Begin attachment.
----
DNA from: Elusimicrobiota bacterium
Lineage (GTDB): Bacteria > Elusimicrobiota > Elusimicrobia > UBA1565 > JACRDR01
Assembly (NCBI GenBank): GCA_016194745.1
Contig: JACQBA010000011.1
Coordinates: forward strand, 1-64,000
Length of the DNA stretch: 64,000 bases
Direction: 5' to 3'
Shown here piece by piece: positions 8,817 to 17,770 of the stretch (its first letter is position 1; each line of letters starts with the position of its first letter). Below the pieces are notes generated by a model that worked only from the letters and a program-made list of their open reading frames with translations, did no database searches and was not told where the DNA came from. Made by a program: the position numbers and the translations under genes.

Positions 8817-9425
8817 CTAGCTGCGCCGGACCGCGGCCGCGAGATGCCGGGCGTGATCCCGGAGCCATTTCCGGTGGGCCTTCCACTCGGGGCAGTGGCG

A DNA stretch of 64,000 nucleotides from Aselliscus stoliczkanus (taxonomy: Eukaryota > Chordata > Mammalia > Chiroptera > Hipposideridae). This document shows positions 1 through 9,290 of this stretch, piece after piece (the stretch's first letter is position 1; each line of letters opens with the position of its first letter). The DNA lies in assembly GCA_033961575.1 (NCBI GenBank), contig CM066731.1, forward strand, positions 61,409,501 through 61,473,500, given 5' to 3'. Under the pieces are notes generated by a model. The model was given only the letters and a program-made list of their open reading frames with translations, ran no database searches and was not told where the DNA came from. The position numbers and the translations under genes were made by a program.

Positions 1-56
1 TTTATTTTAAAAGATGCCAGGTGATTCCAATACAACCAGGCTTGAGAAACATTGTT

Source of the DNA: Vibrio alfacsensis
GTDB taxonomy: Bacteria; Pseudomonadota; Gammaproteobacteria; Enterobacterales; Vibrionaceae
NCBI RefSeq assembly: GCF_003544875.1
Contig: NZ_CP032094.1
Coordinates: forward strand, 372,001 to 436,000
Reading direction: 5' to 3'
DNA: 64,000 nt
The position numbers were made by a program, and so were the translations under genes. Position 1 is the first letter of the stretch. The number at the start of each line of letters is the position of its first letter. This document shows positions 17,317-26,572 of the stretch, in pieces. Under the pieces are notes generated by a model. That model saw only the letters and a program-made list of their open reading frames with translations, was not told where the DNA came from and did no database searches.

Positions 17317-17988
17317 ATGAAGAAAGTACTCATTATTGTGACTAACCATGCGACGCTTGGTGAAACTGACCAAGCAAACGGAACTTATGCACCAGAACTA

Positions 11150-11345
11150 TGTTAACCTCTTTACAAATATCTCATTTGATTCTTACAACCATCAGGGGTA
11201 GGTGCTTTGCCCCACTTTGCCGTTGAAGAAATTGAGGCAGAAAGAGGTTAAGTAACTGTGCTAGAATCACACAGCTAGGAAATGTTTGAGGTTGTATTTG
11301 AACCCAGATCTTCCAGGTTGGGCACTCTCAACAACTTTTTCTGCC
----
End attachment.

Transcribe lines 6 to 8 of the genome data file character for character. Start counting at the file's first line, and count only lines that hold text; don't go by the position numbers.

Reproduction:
Length of the DNA stretch: 64,000 bases
Direction: 5' to 3'
Shown here piece by piece: positions 8,817 to 17,770 of the stretch (its first letter is position 1; each line of letters starts with the position of its first letter). Below the pieces are notes generated by a model that worked only from the letters and a program-made list of their open reading frames with translations, did no database searches and was not told where the DNA came from. Made by a program: the position numbers and the translations under genes.